But in general, if you can only slice and lob, opponents will stand farther in the court and start hitting sick angles. This makes them weak against a strong shot but neither the slice nor the lob present any real difficulty for the skilled player.

Also, when I think of something that seems too good to be true, I ask why it isn't being done. Why aren't the pros drop shotting and lobbing all day instead of pounding topspin? Probably because such tactics require perfection, if they work at all. It's similar to my friend saying, "I bet if someone could get good enough to hit a ball that hits the net cord and goes over every time they'd own." I can't say for sure but since the pros aren't doing it it probably doesn't work in reality. I'm not advocating inside-the-box thinking but don't get your hopes up with theory alone.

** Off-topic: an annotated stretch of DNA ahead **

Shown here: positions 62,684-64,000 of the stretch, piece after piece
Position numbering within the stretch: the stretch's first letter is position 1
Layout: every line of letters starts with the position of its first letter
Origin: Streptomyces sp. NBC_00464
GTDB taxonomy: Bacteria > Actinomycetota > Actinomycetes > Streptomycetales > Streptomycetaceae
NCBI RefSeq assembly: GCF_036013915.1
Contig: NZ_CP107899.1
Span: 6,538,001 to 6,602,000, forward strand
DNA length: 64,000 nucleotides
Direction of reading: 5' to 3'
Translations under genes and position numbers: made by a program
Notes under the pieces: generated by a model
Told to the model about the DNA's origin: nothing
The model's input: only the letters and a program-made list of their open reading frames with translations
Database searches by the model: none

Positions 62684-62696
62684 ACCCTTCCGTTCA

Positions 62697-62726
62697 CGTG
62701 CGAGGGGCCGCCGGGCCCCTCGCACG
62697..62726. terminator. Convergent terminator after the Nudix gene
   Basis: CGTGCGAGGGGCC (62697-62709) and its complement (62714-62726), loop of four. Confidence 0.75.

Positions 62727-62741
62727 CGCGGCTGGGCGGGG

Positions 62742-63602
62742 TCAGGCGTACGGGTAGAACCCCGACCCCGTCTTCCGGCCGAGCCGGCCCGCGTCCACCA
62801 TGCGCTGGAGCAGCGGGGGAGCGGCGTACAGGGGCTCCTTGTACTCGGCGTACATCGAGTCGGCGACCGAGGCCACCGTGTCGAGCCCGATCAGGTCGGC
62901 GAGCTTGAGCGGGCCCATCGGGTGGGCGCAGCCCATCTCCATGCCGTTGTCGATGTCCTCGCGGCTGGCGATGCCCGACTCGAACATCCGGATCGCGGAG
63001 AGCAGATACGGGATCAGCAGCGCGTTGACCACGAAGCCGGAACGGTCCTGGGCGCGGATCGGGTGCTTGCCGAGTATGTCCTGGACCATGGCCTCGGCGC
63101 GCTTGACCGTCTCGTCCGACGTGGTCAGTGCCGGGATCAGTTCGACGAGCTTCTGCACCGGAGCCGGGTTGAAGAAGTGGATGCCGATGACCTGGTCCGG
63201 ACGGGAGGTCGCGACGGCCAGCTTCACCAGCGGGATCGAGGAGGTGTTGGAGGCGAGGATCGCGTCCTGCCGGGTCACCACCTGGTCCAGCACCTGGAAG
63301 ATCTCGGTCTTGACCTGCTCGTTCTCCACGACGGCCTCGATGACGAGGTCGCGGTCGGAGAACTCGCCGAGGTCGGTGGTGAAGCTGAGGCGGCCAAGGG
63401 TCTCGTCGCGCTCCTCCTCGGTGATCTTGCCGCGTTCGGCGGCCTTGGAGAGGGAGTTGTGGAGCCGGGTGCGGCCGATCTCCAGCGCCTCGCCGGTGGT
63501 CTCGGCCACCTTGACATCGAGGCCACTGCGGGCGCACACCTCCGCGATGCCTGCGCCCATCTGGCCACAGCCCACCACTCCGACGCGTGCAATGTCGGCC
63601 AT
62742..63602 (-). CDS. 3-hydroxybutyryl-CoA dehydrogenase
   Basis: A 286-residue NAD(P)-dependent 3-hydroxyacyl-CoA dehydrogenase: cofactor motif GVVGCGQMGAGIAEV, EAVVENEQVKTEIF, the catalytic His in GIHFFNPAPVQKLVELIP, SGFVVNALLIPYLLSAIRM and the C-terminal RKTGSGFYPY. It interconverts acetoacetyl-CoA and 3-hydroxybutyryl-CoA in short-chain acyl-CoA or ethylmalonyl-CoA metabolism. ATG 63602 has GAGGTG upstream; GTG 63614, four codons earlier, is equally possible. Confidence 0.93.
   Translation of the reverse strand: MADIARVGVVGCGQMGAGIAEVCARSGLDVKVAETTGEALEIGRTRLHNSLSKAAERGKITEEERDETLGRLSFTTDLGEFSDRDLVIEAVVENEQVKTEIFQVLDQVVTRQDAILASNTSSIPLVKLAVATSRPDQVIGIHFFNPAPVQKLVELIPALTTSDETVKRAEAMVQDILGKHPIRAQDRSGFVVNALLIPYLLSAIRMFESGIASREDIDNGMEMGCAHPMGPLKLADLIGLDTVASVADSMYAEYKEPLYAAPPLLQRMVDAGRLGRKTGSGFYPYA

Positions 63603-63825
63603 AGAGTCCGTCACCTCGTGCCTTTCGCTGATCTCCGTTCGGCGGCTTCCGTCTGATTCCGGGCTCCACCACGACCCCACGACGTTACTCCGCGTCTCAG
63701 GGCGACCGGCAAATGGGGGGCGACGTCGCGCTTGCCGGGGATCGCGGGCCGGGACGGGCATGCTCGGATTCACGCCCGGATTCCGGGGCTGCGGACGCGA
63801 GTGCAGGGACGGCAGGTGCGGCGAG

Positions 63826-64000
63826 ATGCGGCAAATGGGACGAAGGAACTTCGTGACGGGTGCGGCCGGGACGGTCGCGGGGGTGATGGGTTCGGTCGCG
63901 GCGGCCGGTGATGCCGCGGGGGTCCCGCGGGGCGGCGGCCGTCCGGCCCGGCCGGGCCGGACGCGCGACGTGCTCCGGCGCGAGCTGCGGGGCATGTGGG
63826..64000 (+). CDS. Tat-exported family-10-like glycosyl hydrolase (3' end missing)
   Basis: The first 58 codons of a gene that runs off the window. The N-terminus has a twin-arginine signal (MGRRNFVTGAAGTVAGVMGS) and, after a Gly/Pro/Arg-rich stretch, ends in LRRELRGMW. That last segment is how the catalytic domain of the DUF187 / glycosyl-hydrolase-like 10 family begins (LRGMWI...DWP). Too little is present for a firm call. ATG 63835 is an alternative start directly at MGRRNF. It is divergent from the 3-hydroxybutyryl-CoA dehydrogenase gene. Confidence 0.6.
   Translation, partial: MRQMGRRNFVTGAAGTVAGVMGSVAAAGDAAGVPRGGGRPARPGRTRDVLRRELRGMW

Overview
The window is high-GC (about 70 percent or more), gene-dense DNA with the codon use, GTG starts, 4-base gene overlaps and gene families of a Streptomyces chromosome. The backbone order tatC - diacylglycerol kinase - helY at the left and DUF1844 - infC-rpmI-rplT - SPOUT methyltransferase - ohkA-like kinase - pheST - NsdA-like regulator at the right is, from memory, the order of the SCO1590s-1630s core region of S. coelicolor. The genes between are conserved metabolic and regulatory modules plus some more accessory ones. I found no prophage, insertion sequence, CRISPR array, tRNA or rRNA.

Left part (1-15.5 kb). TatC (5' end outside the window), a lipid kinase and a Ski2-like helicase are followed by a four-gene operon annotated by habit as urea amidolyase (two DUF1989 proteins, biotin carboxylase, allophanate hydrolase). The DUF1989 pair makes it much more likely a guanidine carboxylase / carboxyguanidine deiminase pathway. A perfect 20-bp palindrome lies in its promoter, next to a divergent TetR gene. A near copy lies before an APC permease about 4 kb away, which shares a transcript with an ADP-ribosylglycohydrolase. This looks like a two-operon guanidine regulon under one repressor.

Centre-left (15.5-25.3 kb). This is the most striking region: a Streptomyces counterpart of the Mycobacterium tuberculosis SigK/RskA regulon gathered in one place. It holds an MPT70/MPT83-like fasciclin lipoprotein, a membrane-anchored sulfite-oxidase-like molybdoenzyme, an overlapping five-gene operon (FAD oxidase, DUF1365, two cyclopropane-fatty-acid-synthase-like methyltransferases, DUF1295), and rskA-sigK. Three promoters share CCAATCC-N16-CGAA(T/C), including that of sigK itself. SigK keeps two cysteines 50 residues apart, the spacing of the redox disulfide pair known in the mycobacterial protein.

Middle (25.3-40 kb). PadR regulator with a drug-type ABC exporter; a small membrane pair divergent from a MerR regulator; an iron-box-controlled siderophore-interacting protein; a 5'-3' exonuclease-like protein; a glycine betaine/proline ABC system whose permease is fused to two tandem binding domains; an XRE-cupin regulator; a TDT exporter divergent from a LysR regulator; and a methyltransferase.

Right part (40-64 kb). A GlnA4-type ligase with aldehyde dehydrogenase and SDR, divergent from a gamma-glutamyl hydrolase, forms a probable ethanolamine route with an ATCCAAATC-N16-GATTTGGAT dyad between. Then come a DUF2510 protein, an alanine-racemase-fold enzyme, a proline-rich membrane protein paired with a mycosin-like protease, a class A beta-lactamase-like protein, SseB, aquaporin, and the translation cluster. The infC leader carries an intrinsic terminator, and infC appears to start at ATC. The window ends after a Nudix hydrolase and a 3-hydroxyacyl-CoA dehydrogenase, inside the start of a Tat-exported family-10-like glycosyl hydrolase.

Hot Sauce
05-15-2007, 11:11 PM
They're good skills to have, but if you tried to make up for a weak something else with a great drop shot/lob, that wouldn't work. Basically it's good to have a good lob and drop shot, but it wont help you if you can't set them up well.

NoSkillzAndy
05-16-2007, 12:25 AM
They're good skills to have, but if you tried to make up for a weak something else with a great drop shot/lob, that wouldn't work. Basically it's good to have a good lob and drop shot, but it wont help you if you can't set them up well.